We just came out of a meeting with Dr. Meyer, the neurosurgeon who will be operating on me in three days. Let me tell you this: It is an emotional moment for someone to look into your eyes and tell you that there is a high probability you will not be able to move your right leg after surgery.
He also expects me to have only slight movement in my right arm following surgery. Third in the order of expected deficits is the speech area. And so, if I have any movement in my right leg after surgery that would be a very positive sign. If my right arm has decent movement that too would be a great sign. No way to tell much about these realities until days, months, and up to a full year from now. But I guarantee you all that I will fight to get everything back in such a way that Rocky looks like a wussie.
Speech is also a fairly important part of my life so of course I am hoping this comes back as well. As I have been reading about these kinds of surgery I have read that sometimes after surgery patients develop different speech patterns and even the sound of their voices.
If this were to happen I hope that it would be in the form of a Scottish brogue accent. I’m sure I could be moved to tears listening to a man read Humpty Dumpty with such a voice.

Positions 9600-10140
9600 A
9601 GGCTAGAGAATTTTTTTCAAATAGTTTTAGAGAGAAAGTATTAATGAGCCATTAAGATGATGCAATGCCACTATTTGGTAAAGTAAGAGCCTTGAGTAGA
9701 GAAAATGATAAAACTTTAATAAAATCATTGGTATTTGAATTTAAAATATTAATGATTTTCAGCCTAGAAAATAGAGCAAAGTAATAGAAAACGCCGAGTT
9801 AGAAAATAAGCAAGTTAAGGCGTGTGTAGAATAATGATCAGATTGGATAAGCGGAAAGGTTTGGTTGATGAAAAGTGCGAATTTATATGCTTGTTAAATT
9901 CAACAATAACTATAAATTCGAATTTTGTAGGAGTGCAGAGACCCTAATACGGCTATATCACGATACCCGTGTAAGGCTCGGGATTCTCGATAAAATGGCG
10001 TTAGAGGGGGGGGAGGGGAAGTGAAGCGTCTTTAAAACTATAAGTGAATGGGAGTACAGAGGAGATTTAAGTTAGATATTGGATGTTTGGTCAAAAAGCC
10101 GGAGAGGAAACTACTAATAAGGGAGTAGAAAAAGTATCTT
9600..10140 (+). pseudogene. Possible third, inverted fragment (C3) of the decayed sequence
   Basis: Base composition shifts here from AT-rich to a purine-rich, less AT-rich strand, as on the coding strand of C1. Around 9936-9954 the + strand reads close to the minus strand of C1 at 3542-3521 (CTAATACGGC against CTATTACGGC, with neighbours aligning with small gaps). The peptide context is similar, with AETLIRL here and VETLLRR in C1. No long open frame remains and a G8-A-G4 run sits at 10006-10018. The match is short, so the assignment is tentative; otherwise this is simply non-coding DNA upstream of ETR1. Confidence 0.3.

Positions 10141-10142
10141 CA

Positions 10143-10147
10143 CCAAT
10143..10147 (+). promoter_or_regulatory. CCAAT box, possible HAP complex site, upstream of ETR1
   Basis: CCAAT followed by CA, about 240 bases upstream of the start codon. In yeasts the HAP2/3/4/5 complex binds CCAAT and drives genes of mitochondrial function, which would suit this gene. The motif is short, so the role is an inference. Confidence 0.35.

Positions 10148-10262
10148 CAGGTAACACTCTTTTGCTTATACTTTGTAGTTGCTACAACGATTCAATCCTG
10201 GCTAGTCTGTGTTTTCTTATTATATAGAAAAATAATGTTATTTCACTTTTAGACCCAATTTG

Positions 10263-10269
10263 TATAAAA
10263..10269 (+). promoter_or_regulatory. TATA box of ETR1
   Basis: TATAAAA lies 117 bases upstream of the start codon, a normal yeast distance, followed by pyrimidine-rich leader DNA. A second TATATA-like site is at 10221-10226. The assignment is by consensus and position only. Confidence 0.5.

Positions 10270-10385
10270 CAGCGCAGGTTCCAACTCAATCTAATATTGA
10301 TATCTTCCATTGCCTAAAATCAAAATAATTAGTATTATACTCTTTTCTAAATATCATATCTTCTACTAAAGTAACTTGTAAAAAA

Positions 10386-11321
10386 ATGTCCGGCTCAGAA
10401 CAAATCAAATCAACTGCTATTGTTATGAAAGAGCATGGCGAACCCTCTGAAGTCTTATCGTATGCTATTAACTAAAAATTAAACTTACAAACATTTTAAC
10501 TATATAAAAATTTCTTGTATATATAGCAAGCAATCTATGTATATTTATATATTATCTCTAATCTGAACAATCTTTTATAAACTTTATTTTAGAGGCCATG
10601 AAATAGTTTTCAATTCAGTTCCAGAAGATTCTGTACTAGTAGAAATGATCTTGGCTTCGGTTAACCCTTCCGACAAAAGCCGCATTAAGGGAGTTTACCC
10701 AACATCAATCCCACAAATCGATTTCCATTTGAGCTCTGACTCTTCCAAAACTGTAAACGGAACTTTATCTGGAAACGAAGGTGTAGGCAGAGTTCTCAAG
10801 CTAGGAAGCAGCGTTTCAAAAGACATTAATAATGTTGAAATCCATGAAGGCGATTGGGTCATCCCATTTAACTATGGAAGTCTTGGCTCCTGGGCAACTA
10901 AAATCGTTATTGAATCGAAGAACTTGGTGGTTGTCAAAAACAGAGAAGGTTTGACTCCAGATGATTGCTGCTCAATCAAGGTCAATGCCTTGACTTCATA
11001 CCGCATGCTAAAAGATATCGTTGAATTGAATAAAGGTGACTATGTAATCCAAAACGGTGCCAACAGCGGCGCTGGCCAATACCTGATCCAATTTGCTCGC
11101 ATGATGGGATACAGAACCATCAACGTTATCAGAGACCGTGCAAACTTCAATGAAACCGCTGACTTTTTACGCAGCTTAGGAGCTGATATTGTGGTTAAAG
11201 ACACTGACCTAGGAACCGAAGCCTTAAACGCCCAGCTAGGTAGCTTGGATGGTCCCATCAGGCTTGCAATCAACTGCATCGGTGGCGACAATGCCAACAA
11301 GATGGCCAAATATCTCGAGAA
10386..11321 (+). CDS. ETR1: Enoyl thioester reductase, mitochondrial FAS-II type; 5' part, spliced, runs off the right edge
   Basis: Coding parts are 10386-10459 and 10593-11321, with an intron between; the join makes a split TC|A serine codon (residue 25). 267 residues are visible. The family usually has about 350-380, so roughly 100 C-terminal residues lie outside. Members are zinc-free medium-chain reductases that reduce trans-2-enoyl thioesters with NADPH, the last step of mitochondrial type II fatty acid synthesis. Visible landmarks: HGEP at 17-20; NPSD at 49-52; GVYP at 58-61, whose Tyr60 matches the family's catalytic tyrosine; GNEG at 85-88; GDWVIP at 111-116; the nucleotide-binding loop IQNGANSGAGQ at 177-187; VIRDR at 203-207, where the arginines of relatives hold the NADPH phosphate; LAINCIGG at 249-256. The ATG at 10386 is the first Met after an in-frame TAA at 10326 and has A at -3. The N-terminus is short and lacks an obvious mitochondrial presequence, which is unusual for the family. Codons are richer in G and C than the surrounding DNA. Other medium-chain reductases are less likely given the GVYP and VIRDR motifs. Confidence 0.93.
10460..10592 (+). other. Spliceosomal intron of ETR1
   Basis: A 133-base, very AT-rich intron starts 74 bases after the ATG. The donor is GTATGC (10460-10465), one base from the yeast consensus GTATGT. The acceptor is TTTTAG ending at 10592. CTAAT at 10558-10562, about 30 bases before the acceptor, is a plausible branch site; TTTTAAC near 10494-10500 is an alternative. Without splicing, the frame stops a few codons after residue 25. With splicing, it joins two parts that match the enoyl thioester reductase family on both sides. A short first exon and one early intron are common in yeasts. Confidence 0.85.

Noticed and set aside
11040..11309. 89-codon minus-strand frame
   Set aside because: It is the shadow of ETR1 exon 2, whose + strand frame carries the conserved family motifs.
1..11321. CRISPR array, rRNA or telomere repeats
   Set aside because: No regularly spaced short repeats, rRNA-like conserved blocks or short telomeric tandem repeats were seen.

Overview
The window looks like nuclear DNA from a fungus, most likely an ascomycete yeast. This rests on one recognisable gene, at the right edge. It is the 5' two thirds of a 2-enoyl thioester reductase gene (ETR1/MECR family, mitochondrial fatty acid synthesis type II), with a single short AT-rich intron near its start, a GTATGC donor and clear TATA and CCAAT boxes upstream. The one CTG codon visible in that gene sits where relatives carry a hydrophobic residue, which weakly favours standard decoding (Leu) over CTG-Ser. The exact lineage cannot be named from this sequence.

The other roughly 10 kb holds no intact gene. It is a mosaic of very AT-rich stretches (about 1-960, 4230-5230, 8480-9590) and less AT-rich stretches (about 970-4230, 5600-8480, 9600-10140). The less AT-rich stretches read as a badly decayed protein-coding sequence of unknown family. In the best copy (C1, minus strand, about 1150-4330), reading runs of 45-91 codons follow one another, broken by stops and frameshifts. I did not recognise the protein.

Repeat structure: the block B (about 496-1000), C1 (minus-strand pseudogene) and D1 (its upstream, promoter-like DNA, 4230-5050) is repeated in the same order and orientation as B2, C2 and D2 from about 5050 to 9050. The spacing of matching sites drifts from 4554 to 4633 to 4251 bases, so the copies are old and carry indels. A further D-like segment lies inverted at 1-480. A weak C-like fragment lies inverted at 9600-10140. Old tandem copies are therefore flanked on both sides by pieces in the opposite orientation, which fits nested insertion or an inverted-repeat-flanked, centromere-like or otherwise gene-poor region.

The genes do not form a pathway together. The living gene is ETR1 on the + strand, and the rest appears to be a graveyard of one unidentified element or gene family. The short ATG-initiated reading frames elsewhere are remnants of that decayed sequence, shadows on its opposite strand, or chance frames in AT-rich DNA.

When Dr. Meyer asked if we had any further questions I asked him the one that most of you have asked or wanted to ask: So….what fills up that empty space once the AVM is out? Spinal fluid. Weird huh?
I then told him how glad we were to have him performing our surgery and told him with tears that there were probably 150,000 people praying for him and for me and our family. He said, “Wow! Is your parish that big?” I said “No, that’s just my guess from the scores of people who have informed me of their churches and networks of people that are praying.”
I wish I had said, “No, my parish is not nearly that big…more like 150, but my family, and our God is big and powerful and that hundreds of them are fasting, praying, and going to battle for us in these days. If, as James said, the prayers of a righteous man are powerful and accomplish much… just imagine how powerful the prayers of thousands of men, women, and children! That’s what I wish I would have said.
Tomorrow morning I go in for the angiogram. After they get the wire into my noggin they will hopefully be able to block off some of the arteries that feed this hungry monster. Dr. Meyer said they might do another embolization treatment on Wednesday as well. The more of these arteries they can block off the lesser are the risks of a brain bleed on Thursday. Sounds good to me.
This morning Karla and I met with Dr. Wass, a neuroanesthesiologist. In spite of a slight cold he gave me the ok for surgery, which I suppose made me as happy as a man can be under these circumstances. I told Karla that I’m not going home until this thing is fixed. Dr. Wass told me that I was a strong and healthy man. But the thing that really made my day was that he called me young.